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by Peter Moskos

August 26, 2008

Prop Joe? He Dead.

That's a Wire reference, if you don't know. There's a short Q & A about me in Vanity Fair titled "The Ivy Leaguer Who Took on Prop Joe." The art cracks me up:
While ace writer Jordan "slugger" Heller's text makes me sound so rough and blue-collar, the art just captures my naturally effeminate and pompous persona perfectly.

Hmmm, yes, indeed, I remember arresting that ruffian. It sure felt mahvalous to get that rapscallion and his dirty scowl off the street! I always carried a sweater just in case it got chilly or I needed to pat my high brow. In this arrest, I was just so thrilled that the scoundrel didn’t make me perspire (or even put out my pipe)! It was so nice to have that sketch artist capture the moment! What a dah-ling!
When Harvard-trained sociologist Peter Moskos entered the Baltimore Police Academy, back in 1999, his objective was simple: observe up-close the methods and culture of an American police department. He never planned on actually becoming a cop. But one day after Moskos arrived, the police commissioner who’d approved his project left office, and the new regime was not so accommodating. “Why don’t you become a cop for real?” he was asked—or rather, dared—by the interim commissioner, who was threatening to throw him out on his Ivy League butt. Six months later, the Princeton/Harvard alum had a badge and a gun, and was patrolling the graveyard shift of Baltimore’s high-crime Eastern District, the same drug-riddled streets that served as a setting for HBO’s The Wire. The result: Cop In the Hood: My Year Policing Baltimore’s Eastern District, Moskos’s book recounting his year in the ranks of the thin blue line.

VF Daily: Your background is not typical for a police officer. Did you take much flak from your fellow cops?

Peter Moskos: Actually, I found that I got surprisingly little flak from fellow cops about being a Harvard student. I got more shit from Harvard professors about being a cop.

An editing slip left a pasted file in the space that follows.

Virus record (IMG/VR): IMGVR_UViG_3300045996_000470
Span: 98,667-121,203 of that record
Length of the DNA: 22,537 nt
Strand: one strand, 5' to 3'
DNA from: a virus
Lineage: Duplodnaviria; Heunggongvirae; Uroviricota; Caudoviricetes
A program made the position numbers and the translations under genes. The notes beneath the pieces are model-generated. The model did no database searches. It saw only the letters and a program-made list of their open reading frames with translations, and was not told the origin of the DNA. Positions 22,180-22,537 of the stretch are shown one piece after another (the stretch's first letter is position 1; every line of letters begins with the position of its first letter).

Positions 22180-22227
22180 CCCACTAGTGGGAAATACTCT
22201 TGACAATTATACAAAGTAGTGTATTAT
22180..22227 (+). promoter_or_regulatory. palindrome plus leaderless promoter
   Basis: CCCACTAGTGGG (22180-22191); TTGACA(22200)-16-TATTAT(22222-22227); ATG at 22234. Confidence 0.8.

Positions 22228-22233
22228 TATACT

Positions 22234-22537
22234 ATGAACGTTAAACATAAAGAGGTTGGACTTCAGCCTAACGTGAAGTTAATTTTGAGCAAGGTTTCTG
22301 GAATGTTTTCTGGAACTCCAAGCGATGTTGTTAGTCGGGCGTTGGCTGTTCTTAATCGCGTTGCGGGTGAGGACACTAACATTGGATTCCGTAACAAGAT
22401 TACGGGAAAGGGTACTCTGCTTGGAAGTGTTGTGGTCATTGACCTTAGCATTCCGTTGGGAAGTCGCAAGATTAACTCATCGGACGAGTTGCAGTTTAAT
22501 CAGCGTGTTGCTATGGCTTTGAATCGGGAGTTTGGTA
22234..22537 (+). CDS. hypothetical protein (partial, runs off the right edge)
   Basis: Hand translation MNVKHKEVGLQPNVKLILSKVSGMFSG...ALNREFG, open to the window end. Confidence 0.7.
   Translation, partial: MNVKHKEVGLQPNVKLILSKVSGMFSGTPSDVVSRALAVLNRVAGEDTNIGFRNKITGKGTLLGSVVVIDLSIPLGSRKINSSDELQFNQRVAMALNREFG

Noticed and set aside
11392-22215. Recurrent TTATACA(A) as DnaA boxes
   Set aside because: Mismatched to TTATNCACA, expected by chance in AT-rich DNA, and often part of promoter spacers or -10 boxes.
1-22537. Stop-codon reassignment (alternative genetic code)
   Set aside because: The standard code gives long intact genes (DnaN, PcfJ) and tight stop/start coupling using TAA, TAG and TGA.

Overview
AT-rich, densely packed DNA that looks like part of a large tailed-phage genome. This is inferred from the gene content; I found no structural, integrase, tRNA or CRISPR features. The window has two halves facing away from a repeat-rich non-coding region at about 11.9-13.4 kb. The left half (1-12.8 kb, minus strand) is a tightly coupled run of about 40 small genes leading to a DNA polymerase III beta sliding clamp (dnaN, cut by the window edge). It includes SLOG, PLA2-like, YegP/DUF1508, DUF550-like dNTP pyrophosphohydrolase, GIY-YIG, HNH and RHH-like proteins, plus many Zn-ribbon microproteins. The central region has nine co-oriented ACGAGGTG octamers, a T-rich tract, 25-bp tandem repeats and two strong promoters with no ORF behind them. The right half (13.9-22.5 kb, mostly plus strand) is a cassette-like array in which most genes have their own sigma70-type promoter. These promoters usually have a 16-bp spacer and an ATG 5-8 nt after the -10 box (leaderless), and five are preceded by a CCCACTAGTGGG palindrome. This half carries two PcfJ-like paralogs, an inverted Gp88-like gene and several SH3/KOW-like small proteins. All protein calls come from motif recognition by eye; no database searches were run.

What were your professors worried about?

Originally I wasn’t going to become a cop; traditional academics aren’t supposed to do that. [They’re supposed to observe, not participate.] So I think they felt I was pulling the bait and switch. But some of it I think was just class snobbery: “You’re a Harvard student, you’re not supposed to become a cop. That’s a blue-collar job.”

The midnight shift in Baltimore’s Eastern District. That’s serious. Aside from the criminals you’d be dealing with, did you worry about encountering police corruption?

[The Eastern District] could be perceived as the heart of darkness of police culture, so yeah, I was worried about it, but I didn’t see any corruption. What I did find, however, is that the average cop has more integrity than the average professor.

There's more. The whole Q & A can be found here.

1 comment:

DJK said...

"What I did find, however, is that the average cop has more integrity than the average professor."


Woooooo you're gonna get in troooooouble by your colleagues! ;)

It's nice to hear that that is the case....since there are so many stories of corruption and scandal in police ranks all around the country. One just has to spend a few minutes reading about the "Only Ones" over at WarOnGuns. But of course, we always see the bad over the good....like when you DON'T put away the dishes as opposed to when you do. ;)